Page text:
I HAVE always taken a keen interest in the rights of pensioners. But I have to admit that the fact that I will become an old-age pensioner next March, and therefore qualify for my state pension, has given me a new focus on this issue. I have as a result, watched the manoeuvrings of both the Tories and Labour with regard to the pension triple lock with a combination of both disbelief and despair.

For those not familiar with it, the pension triple lock was a creation of George Osborne when he was Tory chancellor in 2010. What it guarantees is that the state old-age pension will increase each year by the largest of one of three figures. They are the rate of inflation, the rate of increase in wages, and 2.5%. He proposed this knowing that the old-age pension had, at the time that he came into office, been devalued. Cynically, he was aware that pensioners were most likely to vote for his party. He pandered to their interests.

It worked. As a consequence of the triple lock the real value of the state old-age pension has risen since he was in office. That is largely because as a result of the austerity programmes that he put into place and his deliberate policy of keeping interest rates down as far as possible, both inflation and the rate of growth in wages were very low from 2010 until 2021. As a result, 2.5% increases in the state old-age pension were commonplace in this period, and often exceeded the rate of inflation.

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What George Osborne never anticipated was the recent rise in inflation after the reopening from Covid and Putin‘s war starting in Ukraine. As a result of these two events, inflation has increased significantly. The 2.5% guarantee included in the triple lock now looks like a quaint anachronism. And this year, much to everyone’s surprise, wage inflation in the three months from May to July actually exceeds inflation. That is largely because of significant one-off bonus payments made to staff in public services like the NHS.

Now the Treasury is panicking about this. They are very reluctant to give old-age pensioners the 8.5% pay rise that the triple lock requires next year. This is despite the fact that every bit of research on the impact of inflation on various groups in society suggests that inflation has been worst for those on low incomes, where the inflation rate has significantly exceeded the reported average used for triple lock calculation purposes. Most pensioners are, of course, amongst those on the lowest incomes in the UK as a whole. They have, therefore, suffered real harm to their wellbeing over the last couple of years. Despite this, the Treasury is seeking to find ways to claw back some of this proposed increase in the old-age pension with the aim of saving around £1 billion of public expenditure in the next year.

This makes no sense to me. Leaving aside the fact that the adjustment will amount to, at most, about £100 a year and this quest just looks mean when it is so apparent that this saving is totally unnecessary.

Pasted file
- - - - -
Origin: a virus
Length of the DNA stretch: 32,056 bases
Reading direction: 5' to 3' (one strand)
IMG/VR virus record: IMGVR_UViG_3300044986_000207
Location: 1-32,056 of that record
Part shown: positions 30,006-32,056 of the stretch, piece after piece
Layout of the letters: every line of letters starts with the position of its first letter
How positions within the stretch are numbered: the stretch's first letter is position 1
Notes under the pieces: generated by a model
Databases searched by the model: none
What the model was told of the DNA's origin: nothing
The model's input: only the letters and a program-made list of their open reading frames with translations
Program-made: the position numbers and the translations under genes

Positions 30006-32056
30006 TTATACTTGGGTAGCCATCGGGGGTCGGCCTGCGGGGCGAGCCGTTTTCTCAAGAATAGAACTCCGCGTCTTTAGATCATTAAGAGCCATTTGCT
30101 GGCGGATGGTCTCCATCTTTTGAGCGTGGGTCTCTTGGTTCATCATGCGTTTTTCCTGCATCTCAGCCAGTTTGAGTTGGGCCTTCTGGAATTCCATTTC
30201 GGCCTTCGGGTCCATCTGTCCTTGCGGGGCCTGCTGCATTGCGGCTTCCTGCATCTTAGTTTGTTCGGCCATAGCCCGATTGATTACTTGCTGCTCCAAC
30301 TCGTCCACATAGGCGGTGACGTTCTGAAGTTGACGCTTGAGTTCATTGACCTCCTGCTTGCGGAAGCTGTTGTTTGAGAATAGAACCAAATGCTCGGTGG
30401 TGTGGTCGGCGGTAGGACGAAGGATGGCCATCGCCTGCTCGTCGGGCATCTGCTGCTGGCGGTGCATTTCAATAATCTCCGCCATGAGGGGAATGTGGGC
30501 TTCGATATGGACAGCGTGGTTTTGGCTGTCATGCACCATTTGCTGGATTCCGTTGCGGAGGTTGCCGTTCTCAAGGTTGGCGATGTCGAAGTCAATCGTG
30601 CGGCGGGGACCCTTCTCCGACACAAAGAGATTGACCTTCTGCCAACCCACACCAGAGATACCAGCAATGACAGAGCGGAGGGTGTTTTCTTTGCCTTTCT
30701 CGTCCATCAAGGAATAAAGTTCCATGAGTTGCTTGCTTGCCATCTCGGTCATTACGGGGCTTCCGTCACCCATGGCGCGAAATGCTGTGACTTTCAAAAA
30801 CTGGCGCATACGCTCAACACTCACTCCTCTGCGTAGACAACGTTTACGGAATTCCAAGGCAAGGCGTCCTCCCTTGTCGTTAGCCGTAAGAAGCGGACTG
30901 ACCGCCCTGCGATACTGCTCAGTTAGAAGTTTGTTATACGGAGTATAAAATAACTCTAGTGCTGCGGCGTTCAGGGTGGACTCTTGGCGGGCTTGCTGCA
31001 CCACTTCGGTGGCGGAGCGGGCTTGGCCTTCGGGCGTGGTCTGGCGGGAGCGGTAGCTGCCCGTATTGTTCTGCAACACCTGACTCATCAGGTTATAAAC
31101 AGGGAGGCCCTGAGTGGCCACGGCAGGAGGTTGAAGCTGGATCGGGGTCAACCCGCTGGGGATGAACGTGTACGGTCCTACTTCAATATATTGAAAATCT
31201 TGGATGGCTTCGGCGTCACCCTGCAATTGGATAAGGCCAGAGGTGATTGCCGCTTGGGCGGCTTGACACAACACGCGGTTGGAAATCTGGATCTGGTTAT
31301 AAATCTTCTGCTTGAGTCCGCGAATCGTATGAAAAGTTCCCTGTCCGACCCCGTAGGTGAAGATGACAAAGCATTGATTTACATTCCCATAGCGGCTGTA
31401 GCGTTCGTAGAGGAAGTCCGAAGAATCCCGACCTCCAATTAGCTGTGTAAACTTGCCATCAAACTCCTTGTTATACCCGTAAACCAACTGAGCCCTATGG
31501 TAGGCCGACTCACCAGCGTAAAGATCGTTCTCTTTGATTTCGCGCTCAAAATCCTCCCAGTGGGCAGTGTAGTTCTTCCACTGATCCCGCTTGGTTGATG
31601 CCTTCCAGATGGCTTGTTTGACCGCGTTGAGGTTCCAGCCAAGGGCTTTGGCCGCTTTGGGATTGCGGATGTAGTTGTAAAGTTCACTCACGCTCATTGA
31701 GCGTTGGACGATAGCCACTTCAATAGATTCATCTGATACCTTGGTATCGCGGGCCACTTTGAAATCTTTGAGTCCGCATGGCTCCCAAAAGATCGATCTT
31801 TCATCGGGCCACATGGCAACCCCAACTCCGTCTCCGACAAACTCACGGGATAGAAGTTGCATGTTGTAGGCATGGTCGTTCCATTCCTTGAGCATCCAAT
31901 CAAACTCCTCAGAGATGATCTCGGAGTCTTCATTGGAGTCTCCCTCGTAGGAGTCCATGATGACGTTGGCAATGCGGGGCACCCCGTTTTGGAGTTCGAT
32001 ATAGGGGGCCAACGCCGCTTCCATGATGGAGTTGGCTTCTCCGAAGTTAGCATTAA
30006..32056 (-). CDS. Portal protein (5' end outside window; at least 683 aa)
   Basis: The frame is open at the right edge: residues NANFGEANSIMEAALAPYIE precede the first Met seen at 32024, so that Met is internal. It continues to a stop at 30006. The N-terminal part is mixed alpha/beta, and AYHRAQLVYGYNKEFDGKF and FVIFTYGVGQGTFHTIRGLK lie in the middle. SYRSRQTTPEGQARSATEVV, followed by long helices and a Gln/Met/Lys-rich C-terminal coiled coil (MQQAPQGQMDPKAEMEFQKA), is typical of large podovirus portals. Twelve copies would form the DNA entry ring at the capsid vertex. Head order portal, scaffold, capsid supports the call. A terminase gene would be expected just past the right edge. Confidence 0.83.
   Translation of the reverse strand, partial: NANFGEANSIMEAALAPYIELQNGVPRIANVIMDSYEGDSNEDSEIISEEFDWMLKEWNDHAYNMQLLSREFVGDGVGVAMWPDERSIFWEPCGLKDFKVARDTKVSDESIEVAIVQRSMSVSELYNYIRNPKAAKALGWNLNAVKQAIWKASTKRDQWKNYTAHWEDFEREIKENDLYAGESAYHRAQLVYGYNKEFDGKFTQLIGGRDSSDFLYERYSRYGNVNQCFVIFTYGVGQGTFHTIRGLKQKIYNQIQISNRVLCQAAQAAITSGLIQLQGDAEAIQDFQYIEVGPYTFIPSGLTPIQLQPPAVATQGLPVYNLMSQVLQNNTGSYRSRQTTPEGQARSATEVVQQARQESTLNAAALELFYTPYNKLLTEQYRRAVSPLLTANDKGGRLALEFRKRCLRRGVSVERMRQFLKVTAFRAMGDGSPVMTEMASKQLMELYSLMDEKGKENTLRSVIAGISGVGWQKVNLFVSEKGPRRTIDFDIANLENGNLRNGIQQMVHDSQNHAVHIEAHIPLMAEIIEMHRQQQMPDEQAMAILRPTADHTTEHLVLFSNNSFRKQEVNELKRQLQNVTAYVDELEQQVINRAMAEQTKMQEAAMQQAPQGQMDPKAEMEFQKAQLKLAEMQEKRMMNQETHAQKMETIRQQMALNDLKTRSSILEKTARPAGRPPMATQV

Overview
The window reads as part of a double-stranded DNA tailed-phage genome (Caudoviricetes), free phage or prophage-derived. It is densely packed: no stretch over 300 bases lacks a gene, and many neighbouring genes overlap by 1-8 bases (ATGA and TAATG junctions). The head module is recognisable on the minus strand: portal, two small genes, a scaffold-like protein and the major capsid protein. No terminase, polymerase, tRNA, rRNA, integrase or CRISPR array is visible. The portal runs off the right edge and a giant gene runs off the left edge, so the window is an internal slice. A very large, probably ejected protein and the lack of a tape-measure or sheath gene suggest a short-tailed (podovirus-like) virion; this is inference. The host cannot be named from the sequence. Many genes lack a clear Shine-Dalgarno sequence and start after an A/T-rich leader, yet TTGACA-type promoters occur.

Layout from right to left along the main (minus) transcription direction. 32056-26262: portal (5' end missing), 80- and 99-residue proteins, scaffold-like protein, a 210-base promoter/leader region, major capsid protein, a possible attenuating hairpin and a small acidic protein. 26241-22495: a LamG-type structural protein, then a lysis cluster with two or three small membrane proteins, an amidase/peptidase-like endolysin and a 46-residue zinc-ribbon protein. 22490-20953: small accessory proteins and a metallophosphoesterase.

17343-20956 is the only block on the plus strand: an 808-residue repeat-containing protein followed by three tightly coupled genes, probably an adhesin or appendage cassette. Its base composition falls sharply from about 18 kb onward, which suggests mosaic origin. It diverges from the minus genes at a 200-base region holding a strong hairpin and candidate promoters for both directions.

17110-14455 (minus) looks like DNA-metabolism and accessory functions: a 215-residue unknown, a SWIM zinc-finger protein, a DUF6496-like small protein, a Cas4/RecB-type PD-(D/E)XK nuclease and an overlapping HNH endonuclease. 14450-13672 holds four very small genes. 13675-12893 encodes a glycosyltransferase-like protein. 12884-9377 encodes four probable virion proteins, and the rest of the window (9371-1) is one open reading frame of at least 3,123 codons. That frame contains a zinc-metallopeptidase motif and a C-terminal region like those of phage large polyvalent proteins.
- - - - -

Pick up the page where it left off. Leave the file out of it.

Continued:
As was mentioned in The National last week, I have now begun publishing what I call the Taxing Wealth Report 2024, which is intended to provide a very comprehensive guide to the potential ways in which additional tax revenues can be raised from those with very high incomes or significant wealth in the UK. It is well known by everyone, from the general secretary of the TUC onwards, that these groups are seriously under taxed at present. So far, I have produced seven recommendations for change, which between them might raise an additional £70bn of tax revenue a year. I have a lot more recommendations to come.

I am not suggesting that any government should adopt all the proposals that I am making. Nor am I suggesting that they adopt them using the tax rates that I propose. I have no right to demand either of those things. But what I can do is point out that when faced with the choice of supporting pensioners or taxing those with wealth just a little more, ministers do have options available to them. The ethical choice would, very obviously, be to protect the most vulnerable society and to ask for a bit more tax from those with financial wealth beyond their needs.

The Tories are unwilling to do this.

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The National: Sir Keir Starmer was speaking during a Q&A session (Peter Byrne/PA)

Disappointingly, it seems that on this issue, as with almost everything else, Labour are also sitting on the fence. They are suggesting that they can make no commitment on this issue, which is a way of granting the Tories permission to do whatever they wish.

The SNP do not, of course, need a position on this issue: it is not something that they are likely to influence at present.

So why am I in despair as I noted at the start of this article? That is simply because one day I would like to think that we might be governed by some ethical politicians.

And what is my disbelief about? That relates to my amazement that both Tories and Labour are willing to take the risk of alienating old-age pensioners on this issue when both know that pensioners are more inclined to vote in general elections than almost any other group in society.

One day there might be politicians in Westminster willing to do the right thing for society.

Until then, it amazes me that anyone in Scotland thinks it’s worthwhile staying in the Union.